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Post Info TOPIC: Trump poll - what if any charges will he be found guilty for?
What if anything will Trump be found guilty of? [10 vote(s)]

Hush money fraud
0.0%
Secret documents
0.0%
January 6th
0.0%
Georgia voting
10.0%
More than one of the above
40.0%
Something from above but he wont go to prison
30.0%
Will be found not guilty on all charges
20.0%


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Trump poll - what if any charges will he be found guilty for?


Just interested in what people think will happen to Trump in the various cases against him. Nothing intended other than interest in our prevailing thoughts! Vote and comment ! 



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We seem to have a realistic chance of the USA voting someone into the White House who is actually in prison at the time, only for said President to then pardon himself.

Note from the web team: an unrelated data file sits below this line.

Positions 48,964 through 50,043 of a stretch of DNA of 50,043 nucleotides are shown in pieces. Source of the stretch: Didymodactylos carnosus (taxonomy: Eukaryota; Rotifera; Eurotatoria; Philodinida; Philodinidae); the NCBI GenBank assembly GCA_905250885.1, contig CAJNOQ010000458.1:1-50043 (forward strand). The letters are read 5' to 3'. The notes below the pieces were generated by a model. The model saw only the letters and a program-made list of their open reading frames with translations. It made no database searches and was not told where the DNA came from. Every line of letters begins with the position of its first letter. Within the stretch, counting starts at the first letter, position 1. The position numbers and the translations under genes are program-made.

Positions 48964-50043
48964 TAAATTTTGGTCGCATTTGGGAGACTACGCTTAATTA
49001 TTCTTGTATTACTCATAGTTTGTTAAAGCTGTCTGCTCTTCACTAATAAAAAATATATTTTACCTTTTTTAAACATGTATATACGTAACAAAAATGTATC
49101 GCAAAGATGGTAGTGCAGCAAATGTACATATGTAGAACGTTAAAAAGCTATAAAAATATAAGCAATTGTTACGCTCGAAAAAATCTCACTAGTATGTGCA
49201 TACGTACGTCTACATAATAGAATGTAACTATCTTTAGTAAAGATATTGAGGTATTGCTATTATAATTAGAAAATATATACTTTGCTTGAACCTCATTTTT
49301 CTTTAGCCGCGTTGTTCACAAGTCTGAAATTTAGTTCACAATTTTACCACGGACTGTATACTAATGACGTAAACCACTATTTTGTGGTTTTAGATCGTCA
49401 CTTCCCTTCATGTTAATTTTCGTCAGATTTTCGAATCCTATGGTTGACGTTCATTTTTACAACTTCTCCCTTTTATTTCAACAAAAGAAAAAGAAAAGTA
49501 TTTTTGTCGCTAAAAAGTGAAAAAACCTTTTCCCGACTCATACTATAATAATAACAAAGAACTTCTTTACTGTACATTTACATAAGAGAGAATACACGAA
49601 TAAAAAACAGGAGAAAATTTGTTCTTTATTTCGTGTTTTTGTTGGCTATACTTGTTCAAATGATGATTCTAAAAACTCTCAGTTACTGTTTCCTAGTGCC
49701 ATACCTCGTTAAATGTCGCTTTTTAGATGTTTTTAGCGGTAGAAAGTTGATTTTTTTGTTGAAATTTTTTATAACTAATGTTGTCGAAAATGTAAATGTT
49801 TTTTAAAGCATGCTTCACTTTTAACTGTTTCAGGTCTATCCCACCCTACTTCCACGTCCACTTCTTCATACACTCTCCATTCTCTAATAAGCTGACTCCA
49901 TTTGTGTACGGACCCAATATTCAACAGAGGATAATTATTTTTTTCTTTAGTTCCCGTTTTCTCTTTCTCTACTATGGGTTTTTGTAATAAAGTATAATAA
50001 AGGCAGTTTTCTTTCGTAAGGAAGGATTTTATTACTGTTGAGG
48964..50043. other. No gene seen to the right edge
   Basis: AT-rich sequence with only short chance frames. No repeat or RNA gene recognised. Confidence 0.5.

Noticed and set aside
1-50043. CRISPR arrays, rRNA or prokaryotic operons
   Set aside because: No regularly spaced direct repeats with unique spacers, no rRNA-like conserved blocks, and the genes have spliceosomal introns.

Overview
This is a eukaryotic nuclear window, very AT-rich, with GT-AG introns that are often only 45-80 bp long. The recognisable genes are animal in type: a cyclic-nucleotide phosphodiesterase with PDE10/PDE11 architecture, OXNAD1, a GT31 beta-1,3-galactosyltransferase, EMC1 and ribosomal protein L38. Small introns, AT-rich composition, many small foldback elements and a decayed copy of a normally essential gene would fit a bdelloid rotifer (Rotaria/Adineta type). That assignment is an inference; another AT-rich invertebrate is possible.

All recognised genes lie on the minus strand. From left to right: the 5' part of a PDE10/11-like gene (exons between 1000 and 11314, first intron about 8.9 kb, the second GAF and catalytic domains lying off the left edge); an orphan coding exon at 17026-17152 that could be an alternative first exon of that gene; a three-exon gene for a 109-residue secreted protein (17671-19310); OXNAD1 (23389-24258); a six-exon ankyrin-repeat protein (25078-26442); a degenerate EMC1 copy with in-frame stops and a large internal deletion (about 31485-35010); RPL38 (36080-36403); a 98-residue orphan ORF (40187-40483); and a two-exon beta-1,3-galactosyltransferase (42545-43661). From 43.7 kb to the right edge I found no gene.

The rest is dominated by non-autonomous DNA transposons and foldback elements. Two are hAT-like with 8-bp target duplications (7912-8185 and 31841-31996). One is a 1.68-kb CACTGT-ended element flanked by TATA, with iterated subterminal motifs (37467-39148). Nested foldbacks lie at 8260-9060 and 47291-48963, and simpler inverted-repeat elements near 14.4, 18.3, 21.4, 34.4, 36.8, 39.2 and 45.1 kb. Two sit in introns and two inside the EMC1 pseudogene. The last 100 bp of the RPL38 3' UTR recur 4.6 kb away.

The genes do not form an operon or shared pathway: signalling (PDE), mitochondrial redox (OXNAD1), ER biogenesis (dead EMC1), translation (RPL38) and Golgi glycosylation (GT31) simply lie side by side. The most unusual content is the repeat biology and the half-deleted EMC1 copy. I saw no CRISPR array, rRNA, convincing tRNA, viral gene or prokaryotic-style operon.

Whatever you think of Trump, the USA seriously has to look at their election rules.



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Bob in Spain wrote:

We seem to have a realistic chance of the USA voting someone into the White House who is actually in prison at the time, only for said President to then pardon himself.

Whatever you think of Trump, the USA seriously has to look at their election rules.


 I think it is fine for someone who is charged to stand, they havent been found guilty, but absolutely in terms of someone in prison; and someone found guilty of crimes such as some of these charges should find they preclude you from standing. 

I also heard he is funding his legal defence from money given as donations for his campaign - which I would have thought should surely be ring fenced and not usable/audited by independent authorities - it doesnt feel right to use election donations for other purposes? 



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Just to note that the recent charges from Georgia are State charges and not Federal ones. He cannot pardon himself if found guilty.
Article in today's Times gives plenty of detail - click here



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If Biden (or whoever is actually running the USA) had any sense he would call off the hounds. These cases are increasing Trump's profile and popularity.